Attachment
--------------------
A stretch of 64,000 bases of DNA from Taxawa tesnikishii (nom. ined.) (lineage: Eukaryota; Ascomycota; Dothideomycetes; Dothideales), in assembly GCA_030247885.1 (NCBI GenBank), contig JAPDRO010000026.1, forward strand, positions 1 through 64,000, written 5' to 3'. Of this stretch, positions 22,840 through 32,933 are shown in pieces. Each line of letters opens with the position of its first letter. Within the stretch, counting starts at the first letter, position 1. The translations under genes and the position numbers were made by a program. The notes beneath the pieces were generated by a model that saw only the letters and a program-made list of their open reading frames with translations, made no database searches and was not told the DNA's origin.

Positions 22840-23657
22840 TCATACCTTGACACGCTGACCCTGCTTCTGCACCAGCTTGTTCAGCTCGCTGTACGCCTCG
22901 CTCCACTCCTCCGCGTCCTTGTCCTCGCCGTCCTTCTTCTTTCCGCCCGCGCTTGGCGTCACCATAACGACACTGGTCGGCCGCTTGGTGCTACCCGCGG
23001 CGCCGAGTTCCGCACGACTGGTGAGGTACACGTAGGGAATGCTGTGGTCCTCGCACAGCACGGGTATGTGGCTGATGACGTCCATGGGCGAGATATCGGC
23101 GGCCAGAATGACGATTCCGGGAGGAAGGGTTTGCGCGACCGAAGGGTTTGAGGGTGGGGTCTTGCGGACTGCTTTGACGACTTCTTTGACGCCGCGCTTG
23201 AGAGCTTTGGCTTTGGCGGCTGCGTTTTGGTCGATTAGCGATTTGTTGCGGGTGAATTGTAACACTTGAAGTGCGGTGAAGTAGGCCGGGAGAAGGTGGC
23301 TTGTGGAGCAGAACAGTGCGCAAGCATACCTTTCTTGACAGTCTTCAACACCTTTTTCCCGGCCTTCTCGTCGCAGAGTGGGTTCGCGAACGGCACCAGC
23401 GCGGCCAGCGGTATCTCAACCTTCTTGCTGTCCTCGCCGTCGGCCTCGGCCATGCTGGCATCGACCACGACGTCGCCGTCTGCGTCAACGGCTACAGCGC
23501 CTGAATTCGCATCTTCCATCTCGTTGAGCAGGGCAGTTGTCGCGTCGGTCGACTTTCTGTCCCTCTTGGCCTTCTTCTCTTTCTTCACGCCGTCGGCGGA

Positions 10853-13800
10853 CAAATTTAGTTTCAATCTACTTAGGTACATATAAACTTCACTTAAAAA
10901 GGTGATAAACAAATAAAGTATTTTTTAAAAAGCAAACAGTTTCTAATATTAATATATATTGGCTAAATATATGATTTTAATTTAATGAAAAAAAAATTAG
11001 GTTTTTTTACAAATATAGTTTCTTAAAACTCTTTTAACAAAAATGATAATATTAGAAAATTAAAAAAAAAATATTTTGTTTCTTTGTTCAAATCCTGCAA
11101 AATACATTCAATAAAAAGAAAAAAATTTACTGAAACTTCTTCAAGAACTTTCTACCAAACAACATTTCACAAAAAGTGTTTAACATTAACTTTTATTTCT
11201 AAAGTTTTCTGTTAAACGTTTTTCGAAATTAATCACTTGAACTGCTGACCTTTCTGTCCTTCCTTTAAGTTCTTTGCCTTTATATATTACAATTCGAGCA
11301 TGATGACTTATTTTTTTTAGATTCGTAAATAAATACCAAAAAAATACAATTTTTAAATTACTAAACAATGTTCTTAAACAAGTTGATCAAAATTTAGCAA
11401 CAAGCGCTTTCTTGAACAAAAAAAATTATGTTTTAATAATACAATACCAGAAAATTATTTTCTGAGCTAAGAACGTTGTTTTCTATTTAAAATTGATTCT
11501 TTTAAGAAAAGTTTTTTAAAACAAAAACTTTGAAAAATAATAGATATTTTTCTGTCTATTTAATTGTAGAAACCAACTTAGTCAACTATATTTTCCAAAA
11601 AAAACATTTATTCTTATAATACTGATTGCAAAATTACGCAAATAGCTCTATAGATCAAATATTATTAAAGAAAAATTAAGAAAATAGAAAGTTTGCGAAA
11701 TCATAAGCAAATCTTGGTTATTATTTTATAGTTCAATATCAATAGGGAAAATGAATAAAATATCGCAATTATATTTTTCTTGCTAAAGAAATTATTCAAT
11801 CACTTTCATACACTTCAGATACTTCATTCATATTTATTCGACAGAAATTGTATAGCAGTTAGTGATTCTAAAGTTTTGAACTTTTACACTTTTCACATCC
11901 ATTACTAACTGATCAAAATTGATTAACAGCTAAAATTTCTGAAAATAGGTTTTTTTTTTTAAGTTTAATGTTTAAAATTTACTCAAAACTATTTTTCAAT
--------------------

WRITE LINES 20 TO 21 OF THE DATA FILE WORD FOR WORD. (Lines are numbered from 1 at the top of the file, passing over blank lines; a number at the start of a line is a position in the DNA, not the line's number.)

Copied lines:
11601 AAAACATTTATTCTTATAATACTGATTGCAAAATTACGCAAATAGCTCTATAGATCAAATATTATTAAAGAAAAATTAAGAAAATAGAAAGTTTGCGAAA
11701 TCATAAGCAAATCTTGGTTATTATTTTATAGTTCAATATCAATAGGGAAAATGAATAAAATATCGCAATTATATTTTTCTTGCTAAAGAAATTATTCAAT